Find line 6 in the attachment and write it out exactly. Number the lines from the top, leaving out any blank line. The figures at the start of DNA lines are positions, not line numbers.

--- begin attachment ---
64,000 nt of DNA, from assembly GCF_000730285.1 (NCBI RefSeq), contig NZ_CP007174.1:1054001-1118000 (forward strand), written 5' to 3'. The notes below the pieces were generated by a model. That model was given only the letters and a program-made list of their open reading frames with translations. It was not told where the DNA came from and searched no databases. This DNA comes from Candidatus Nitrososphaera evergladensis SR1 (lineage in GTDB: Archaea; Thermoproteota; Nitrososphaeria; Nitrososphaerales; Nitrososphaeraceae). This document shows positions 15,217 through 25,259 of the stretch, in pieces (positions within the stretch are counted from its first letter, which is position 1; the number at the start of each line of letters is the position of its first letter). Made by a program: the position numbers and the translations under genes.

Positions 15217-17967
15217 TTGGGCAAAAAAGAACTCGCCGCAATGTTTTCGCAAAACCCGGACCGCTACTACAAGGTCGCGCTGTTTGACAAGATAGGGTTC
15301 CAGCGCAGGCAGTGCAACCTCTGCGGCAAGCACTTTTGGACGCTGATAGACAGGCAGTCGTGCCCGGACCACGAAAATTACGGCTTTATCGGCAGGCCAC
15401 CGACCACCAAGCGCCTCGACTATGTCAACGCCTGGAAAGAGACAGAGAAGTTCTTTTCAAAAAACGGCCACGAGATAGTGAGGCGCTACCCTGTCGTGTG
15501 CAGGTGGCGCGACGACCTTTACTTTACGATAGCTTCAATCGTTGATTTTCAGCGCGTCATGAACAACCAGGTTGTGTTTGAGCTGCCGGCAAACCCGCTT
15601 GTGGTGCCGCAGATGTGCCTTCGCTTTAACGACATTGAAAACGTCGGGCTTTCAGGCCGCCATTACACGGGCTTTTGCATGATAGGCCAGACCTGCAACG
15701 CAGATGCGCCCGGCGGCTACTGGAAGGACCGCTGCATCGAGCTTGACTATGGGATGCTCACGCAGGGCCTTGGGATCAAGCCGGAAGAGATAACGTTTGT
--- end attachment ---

15501 CAGGTGGCGCGACGACCTTTACTTTACGATAGCTTCAATCGTTGATTTTCAGCGCGTCATGAACAACCAGGTTGTGTTTGAGCTGCCGGCAAACCCGCTT